Back to Basics: 5 Demand Generation Fundamentals You Need to Know

August 26, 2015


Demand generation is a necessary function that bridges the gap between the sales and marketing departments. It creates and nurtures demand for your product or service while focusing on Return on Investment (ROI) for the company.

Demand generation has five main goals:

  • Connect marketing and sales
  • Generate qualified leads
  • Qualify and rank prospects
  • Nurture leads to avoid missing opportunities
  • Measure ROI

When a company is trying to establish itself, it can be hard to determine where to start and how to boost demand. Check out our list below of demand generation basics to help you get the ball rolling in the direction of becoming a demand gen pro.

1. Define Goals and KPIs Clearly and Early

It is important for the sales and marketing teams to be on the same page. They need to have the same goals and definition of a “strong lead” etc., otherwise the marketing team will be sending the wrong type of person over to the sales team, and the sales team won’t be able to close the deal because the lead wasn’t that interested in the first place. The earlier you define your goals and KPIs, the faster your sales and marketing teams can begin to work together to close customers.

2. Create Content Your Audience Loves and Trusts

Content is an important part of demand generation because it allows you to speak to your current and potential clients, while giving an identity to your company and brand. Content should be focused on your customer’s needs, not a strict promotion of your own services. Educational and thought-provoking articles will also help boost SEO, making it easier for potential clients to find you in the future.

Tracking who interacts with your content– through comments, shares, or even likes– allows you to follow up and nurture those leads to move them further through the funnel. Also, social shares create brand awareness and free advertising for your company.

3. Nurture Leads to Build Relationships

The online culture of today means that potential customers begin researching your company and product, long before they are ready to buy. It is especially true in a B2B marketplace where the sales process can take several months to close. This is where lead nurturing comes in.

Lead nurturing develops relationships with potential customers through every stage of the funnel and provides information and resources to address customer needs. It keeps your company and product on the client’s mind. With the long B2B sales process, it’s easy for leads to go cold, and if you’re not nurturing them, your competitors probably are.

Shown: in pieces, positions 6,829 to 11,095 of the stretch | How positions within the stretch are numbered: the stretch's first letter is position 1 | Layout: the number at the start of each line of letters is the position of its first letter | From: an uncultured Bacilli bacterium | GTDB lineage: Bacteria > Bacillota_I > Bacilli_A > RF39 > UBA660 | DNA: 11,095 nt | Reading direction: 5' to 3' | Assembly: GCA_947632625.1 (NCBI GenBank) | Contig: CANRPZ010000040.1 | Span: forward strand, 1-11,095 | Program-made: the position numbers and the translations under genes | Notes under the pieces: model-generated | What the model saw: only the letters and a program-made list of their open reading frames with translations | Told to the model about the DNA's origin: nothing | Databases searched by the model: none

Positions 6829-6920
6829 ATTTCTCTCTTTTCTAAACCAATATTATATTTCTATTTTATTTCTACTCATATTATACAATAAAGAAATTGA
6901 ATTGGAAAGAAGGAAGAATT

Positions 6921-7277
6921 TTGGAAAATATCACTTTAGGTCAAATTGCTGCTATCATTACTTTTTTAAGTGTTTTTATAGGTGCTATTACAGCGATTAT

A great way to do this is through social media and email campaigns.

Social Media

Social media allows you to directly interact with individuals who are interested in your product and create group conversations around topics relevant to your industry. When a lead or active customer comments with a question, it’s important to respond promptly with an answer that develops an identity for your brand. Those asking product-minded questions are basically walking in your front door and asking you to sell to them.


Email campaigns are an easy way to keep your name in front of a potential customer. Once they’ve filled out a form or downloaded an ebook, you have their information and can target them with emails. You cannot be spammy though, or the client will be annoyed and turned away from your product. It’s important that the emails are personalized and relevant to the client’s wants/needs so they know they are valued and vital to the company.

4. Score Leads to Determine Sales Readiness

Sales and marketing should work together to develop a lead scoring model that ranks the “readiness” of each lead to buy your product or service. Scores can be based on various demographics, what actions an individual took to become a lead (did they read a blog post or did they spend time on your pricing page, for example), or a number of other factors.

What’s most important though, is that the sales and marketing teams have the same scores for certain types of leads and have a mutually agreed upon ranking system. That way, as leads are passed along everyone is on the same page and knows how ready they are to buy.

Lead scoring means that fewer leads will be passed along to sales, but the leads that do make it will be of much better quality because they have been highly evaluated. Better quality means the sales team won’t waste time contacting leads who aren’t yet ready to buy, which saves the company time and money.

5. Focus on Customer Happiness and Success

It’s not all about developing leads and selling your product. A successful business is built on relationships and keeping current customers happy. Word of mouth advertising is gold so there’s nothing better than having strong, positive feedback from customers. Those customers will then be walking billboards for your business.

That positive feedback doesn’t come without trying, though. At Bizible, we implemented a customer success team to make sure we’re always available to answer questions, educate clients on our product, offer troubleshooting support, and help clients dive deeper into data so they can improve their own marketing strategies.

There’s no one thing you can do to permanently create demand for your product or service. Demand generation is a constant process that is always evolving and should be evaluated and improved upon frequently.


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